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Dow Jones today, October 14, 2014: The Dow Jones Industrial Average dropped 223 points Monday, shedding earlier gains as investors continued to express doubts about the global economy. The S&P 500 Volatility Index (VIX) jumped another 15% on the day. The market's fear index reached 24.64, its highest close since June 2012. The S&P 500 slumped below the 1,900 level ahead. The Index has suffered its worst three-day decline since November 2011.
Despite yesterday's drop, Money Morning Chief Investment Strategist Keith Fitz-Gerald – a seasoned market analyst with 33 years of experience – refuses to join the gloom-and-doom crowd that's now predicting a stock market crash of 20% to 30%. But a 10% stock market correction doesn't concern Keith, either. On the contrary, he relishes that idea.
Here's Keith's outlook for investors as talk of a stock market correction heats up:
And here's what else you should know to make your Tuesday profitable:
- Oil Prices Today: The price of Brent crude oil, the global benchmark in London, continued to slide this morning to $87.40 per barrel on news that Saudi Arabia told market participants to expect lower prices for an extended period of time. The announcement is putting pressure on WTI prices, which have now fallen to $84.66 per barrel and dragged down shares of shale oil producers in the process. But as our Global Energy Expert Dr. Kent Moors explains, by cutting oil prices rather than export volume, Saudi Arabia has signaled it is now ready for a potentially costly price war… and the stakes couldn't be higher for OPEC.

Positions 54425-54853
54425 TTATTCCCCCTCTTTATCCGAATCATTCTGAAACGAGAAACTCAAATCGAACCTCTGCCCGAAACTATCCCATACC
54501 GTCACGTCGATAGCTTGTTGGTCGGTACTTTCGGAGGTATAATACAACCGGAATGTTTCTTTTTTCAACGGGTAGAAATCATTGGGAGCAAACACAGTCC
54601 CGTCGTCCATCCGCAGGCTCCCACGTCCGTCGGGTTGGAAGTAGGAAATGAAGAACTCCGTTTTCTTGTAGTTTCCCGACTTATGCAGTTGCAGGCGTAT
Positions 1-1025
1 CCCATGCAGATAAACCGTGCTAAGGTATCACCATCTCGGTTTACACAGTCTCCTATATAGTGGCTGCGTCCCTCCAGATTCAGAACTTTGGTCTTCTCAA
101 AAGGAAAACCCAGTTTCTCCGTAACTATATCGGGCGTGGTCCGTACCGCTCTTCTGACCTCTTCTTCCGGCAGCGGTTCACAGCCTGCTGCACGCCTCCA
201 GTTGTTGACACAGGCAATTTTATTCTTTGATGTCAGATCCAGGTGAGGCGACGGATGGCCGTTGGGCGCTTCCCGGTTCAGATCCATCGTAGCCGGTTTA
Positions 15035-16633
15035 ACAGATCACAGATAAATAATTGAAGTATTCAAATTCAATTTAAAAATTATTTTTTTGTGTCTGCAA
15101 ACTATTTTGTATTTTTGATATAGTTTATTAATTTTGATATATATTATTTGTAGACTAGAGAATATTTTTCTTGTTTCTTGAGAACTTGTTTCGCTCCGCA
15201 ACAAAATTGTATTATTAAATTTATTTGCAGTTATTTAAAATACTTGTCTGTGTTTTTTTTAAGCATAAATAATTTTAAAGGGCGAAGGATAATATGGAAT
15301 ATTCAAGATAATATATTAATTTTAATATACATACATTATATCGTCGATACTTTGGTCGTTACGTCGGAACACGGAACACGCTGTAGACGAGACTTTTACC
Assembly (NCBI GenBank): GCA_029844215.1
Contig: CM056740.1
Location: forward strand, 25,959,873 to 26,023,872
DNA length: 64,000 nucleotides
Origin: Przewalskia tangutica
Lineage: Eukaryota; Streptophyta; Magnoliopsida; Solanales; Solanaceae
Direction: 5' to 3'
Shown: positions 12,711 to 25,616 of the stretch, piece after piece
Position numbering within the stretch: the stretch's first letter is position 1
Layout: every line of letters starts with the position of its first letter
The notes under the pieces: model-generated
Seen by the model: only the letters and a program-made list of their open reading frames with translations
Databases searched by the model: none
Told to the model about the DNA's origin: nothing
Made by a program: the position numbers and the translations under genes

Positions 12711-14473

- Gold Prices Today: November gold prices continued to climb this morning to $1,237 per ounce on a weakening dollar and increased concerns about global markets.
- Earnings Confusion: Shares of JPMorgan Chase & Co. (NYSE: JPM) were down roughly 0.8% this morning after the company narrowly missed third-quarter earnings estimates. Strangely, the company released its earnings report nearly two hours after their results were posted on a third-party website, Shareholder.com. Although the report was removed from the site, a number of other news outlets had already reported the figures, prompting questions about whether the company's financial data could have been compromised. The company reported earnings of $1.36 per share, down marginally from analyst expectations of $1.38 per share, according to Thomson Reuters.
- A Lukewarm Debut: In a move that brings the last of the Big Detroit Three automakers back to the New York Stock Exchange, shares of Fiat Chrysler Automobiles NV (NYSE: FCAU) debuted on Monday. During its IPO, Fiat shares opened at $9.00, rose as high as $9.55, and closed at $8.92. The company plans to use this funding to increase its presence in the North American auto markets to offset a mature and stagnating European auto sector. Analysts, however, were not enthusiastic that the world's seventh-largest automaker will be able to attract and sustain investors.
About the Author
Garrett Baldwin is a globally recognized research economist, financial writer, and consultant with degrees from Northwestern, Johns Hopkins, Purdue, and Indiana University. He is a seasoned financial and political risk analyst, with a focus on stocks, hedge funds, private equity, blockchain, and housing policy. He has conducted risk assessment projects for clients in 27 countries, and consulted on policy and financial operations for some of the nation's largest financial institutions, including a $1.5 trillion credit fund, a $43 billion credit and auto loan giant, as well as two of the largest Wall Street banks by assets under management.
Garrett joined Money Map Press as an economist and researcher in 2011, specializing in alternative strategies with an emphasis on fundamental and technical analysis.